carbon atom

Carbon-carbon bond

A carbon-carbon bond is a covalent bond between two carbon atoms . The most common form is the single bond – a bond composed of two electrons, one from each of the two atoms. The carbon-carbon single bond is a sigma bond and is said to be formed between one hybridized orbital from each of the carbon atoms. In ethane, the orbitals are sp3hybridized orbitals, but single bonds formed between carbon atoms with other hybridisations do occur (e.g. sp2 to sp2). In fact, the carbon atoms in the single bond need not be of the same hybridisation. Carbon atoms can also form double bonds called alkenes or triple bonds called alkynes. A double bond is formed with an sp2 hybridized orbital and a p-orbital that isn't involved in the hybridization. A triple bond is formed with an sp hybridized orbital and two p-orbitals from each atom. The use of the p-orbitals forms a pi bond.

Carbon has the unique characteristic among all elements to form long chains of its own atoms, a property called catenation. This coupled with the strength of the carbon-carbon bond gives rise to an enormous number of molecular forms, many of which are important structural elements of life, and so carbon compounds have their own field of study: organic chemistry.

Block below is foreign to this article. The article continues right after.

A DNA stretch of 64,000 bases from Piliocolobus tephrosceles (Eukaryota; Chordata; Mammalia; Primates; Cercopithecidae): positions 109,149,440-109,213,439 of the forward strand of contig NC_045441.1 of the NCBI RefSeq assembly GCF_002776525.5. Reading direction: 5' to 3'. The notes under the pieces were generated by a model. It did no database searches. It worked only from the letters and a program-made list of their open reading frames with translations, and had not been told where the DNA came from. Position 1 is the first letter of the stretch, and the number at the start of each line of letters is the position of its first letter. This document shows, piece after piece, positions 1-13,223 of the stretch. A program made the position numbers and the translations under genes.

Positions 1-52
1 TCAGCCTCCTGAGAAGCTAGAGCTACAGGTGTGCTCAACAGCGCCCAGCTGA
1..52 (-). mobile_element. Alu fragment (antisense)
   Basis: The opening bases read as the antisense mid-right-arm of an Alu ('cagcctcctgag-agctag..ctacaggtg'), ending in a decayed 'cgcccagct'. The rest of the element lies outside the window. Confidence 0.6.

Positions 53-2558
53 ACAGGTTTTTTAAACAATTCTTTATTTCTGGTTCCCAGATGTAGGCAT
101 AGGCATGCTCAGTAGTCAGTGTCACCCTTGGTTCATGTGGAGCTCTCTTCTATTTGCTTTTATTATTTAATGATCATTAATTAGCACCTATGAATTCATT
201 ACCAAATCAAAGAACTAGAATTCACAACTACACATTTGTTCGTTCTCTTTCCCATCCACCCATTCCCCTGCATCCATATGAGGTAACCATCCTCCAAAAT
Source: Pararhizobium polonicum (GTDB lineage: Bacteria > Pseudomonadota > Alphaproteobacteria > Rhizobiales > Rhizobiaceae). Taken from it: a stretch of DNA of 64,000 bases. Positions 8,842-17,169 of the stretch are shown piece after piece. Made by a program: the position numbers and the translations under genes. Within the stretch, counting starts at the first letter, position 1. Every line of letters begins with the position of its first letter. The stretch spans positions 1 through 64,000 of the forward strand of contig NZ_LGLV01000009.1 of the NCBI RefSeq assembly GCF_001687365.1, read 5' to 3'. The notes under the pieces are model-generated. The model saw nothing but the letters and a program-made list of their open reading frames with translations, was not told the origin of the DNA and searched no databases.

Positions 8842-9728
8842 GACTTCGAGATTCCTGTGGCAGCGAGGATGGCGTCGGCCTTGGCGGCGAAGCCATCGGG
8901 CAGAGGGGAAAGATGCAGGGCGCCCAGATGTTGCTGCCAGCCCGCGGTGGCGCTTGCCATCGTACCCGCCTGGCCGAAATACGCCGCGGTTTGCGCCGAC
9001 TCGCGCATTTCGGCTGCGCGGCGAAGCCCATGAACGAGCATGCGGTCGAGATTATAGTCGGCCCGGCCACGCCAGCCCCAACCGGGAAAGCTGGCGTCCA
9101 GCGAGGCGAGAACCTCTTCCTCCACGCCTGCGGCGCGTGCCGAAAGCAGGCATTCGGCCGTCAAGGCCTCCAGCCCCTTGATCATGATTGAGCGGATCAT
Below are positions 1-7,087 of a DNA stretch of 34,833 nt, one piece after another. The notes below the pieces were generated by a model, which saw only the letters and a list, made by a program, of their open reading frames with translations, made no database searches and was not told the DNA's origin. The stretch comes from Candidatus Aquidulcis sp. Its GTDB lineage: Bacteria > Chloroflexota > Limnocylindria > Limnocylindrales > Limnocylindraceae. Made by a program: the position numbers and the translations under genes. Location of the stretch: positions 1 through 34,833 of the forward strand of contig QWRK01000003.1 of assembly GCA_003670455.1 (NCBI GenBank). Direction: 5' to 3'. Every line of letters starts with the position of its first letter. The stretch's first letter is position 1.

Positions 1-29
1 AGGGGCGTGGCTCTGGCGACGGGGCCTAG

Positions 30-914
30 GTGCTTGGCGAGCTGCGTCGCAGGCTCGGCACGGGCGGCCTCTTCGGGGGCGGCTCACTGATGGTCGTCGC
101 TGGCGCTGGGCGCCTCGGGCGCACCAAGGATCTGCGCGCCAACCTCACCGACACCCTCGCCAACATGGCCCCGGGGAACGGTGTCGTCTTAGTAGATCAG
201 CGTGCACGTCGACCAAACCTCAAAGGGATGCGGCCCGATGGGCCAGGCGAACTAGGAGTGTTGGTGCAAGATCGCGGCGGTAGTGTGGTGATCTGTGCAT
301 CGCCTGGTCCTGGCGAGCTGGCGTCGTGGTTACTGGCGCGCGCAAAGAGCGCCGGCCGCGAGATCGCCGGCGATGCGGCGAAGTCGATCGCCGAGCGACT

Branching is also common in C-C skeletons. Different carbon atoms can be identified with respect to the number of other carbon neighbors:

  • primary carbon atom: one carbon neighbor
  • secondary carbon atom: two carbon neighbors
  • tertiary carbon atom: three carbon neighbors
  • quaternary carbon atom: four carbon neighbors


Carbon-carbon bond forming reactions are organic reactions in which a new carbon carbon bond is formed. They are important in the production of many man-made chemicals such as pharmaceuticals and plastics.

Some examples of reactions which form carbon-carbon bonds are Aldol reactions, Diels-Alder reaction, the addition of a Grignard reagent to a carbonyl group, a Heck reaction, a Michael reaction and a Wittig reaction.

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